Father soup….

“Darkness brings home fathers, with their real, unspeakable power.”
– Margaret Atwood, Cat’s Eye.

In his book The Measure of a Man, J.J. Lee refers to the idea that the more we try not to be like our father, the more we are like him.

We learn more every decade about “fathering”, about father-impact….
(We give so much more attention to mothering)….

Thus the theory, for example, that we “marry our fathers”. My own experience supports the idea, but what does that mean? It means we marry someone who acts a lot like our father — or who makes us feel the way our father made us feel.

Sometimes, if we’re “conscious” of such theories, we intentionally marry someone who, on the surface at least, is the opposite to our father…and believe we have cleverly avoided the typical. But perhaps we deceive ourselves…

In the case of my first husband, I was only 20 when we met, and I suspect I was unconsciously attracted to a feeling of being affectionately fathered – something I didn’t experience with my own dad. Peter was 13 years older than me, ex-British army, moustache. You could say a symbol of authority. Or ‘fatherness’?

Years later, after we had divorced and when I had learned a little about relationships and their implications, I decided he was a lot like my father, but on the other hand, he sometimes defended me emotionally from my dad. This was a good thing from my point of view, as I had never learned how to protect myself. I was intimidated by any hint of dominance – unfortunately this applied to my husband too. The only speaking up I did in those days was in my diary. (My father was never physically abusive – just very critical-judgmental.)

I began to gain self-confidence, however, through the experience of being appreciated by, and eventually leaving Peter. I had a crush on someone who could be seen as the opposite to my father – and to Peter, though I didn’t see that at the time. Michel was immature, self-indulgent, a womanizer, and most of us saw him as sexy. In fact, he was a veritable symbol of freedom and sexuality, which I yearned for unconsciously.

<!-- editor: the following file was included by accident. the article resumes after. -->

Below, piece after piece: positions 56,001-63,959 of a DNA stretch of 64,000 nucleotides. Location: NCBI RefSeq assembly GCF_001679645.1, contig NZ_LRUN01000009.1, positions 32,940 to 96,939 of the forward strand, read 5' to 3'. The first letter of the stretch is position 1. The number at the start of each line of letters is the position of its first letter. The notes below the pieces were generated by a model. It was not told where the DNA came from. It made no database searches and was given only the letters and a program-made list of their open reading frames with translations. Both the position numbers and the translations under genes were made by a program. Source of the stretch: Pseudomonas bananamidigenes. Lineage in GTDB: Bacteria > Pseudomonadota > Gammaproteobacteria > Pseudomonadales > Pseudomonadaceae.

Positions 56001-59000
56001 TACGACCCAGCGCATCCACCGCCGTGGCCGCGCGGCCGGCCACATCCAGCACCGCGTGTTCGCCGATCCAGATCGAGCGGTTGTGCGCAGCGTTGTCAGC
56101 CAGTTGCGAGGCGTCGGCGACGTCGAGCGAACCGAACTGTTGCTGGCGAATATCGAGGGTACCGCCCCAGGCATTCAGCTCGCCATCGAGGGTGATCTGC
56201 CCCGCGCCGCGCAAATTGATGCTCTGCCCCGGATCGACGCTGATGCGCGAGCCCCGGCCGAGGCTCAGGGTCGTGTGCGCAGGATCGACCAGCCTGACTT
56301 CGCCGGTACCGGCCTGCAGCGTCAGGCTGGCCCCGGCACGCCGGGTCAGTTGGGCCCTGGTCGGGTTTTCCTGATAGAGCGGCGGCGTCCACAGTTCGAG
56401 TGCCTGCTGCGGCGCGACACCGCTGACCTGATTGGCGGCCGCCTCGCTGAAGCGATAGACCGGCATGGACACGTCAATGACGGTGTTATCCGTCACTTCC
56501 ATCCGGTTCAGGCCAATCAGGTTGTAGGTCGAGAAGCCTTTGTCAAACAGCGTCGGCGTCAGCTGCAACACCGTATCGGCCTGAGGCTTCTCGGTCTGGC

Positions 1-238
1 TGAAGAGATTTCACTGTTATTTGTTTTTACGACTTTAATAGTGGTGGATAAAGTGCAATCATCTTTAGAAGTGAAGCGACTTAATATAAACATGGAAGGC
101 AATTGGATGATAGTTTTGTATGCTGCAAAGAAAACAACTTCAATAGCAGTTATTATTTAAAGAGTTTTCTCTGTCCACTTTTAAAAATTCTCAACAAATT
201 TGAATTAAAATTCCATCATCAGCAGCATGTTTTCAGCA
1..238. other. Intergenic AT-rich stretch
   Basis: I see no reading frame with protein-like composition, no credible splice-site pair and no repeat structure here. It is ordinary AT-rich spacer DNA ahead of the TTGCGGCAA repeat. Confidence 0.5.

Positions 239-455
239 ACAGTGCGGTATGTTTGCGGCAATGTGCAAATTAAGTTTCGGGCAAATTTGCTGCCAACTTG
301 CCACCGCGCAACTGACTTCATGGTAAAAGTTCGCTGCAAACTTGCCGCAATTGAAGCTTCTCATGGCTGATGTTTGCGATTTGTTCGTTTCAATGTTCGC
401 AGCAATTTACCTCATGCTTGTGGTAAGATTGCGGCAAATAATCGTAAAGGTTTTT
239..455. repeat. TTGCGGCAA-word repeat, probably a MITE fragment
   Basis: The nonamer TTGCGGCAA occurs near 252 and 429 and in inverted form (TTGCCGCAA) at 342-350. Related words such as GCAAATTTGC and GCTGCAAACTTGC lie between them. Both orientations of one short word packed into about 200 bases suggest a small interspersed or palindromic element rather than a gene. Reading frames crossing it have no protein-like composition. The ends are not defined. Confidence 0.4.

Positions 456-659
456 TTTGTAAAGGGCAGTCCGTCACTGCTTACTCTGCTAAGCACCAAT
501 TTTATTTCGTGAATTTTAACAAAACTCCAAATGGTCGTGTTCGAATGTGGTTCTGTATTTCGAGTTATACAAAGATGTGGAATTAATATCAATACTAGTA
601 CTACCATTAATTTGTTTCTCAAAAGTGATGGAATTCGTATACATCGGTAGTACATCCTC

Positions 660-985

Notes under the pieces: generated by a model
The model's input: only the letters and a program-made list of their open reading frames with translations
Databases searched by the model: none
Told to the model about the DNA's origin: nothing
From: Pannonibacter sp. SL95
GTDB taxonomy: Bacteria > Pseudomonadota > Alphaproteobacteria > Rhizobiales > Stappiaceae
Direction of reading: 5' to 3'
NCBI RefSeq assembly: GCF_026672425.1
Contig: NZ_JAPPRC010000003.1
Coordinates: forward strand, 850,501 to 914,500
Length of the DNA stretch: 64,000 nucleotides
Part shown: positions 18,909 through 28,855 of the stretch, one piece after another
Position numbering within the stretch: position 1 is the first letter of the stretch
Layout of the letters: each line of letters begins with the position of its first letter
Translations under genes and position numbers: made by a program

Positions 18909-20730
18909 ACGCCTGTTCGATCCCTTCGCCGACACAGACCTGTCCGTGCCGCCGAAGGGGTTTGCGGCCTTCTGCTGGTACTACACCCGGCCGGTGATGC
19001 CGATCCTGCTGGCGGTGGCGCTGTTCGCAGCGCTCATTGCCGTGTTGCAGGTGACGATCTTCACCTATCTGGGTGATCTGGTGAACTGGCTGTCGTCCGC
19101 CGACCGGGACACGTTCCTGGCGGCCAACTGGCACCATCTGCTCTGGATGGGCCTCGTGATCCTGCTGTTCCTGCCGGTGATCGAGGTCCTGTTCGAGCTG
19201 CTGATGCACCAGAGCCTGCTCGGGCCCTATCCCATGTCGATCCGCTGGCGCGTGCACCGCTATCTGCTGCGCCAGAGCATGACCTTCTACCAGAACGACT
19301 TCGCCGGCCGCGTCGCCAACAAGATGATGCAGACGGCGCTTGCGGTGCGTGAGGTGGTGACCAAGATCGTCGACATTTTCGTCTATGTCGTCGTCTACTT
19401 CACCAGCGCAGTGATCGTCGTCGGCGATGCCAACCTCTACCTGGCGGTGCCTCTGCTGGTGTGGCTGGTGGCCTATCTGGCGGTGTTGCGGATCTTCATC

That crush didn’t turn into a relationship, but it did lead me out of my marriage. A series of relationships in a similar pattern followed.

When I married my husband of today, I had lived with him for almost two years, and was so sure he wasn’t “my father”. And now, almost forty years later, the reality slowly becomes obvious and I come to recognize my father in him — and in myself. Personal truths dawn so slowly.

During those decades in which I thought my male partners were ‘my father’, I believed that I was only like my mother. Only in the past few years have I come to see some of my father too when I look in the mirror. And feel some of his psyche when I look into my soul…

I believe that we generally have both sides – ‘positive and negative’ – of a characteristic. In my case, for example, I was both intimidated by and afraid of judgment on one hand, but judgmental and critical on the other. And I find that the more I leave behind my critical-judgmental characteristic, the less easily intimidated I am, and the more comfortable and accepting I am – even of aggression: it seems easier to let the growl belong to the growler, and feel peace in the face of it. So just as the characteristics are two-sided, so is the evolutionary process.

In the end, I find myself thinking that nothing in life is so simple that we can just blame issues on a parent. Father soup is also mother soup, and just plain life soup.

This entry was posted in consciousness, experience, fear, judgment, parenting, Reflection, reflections and tagged , , , , , . Bookmark the permalink.

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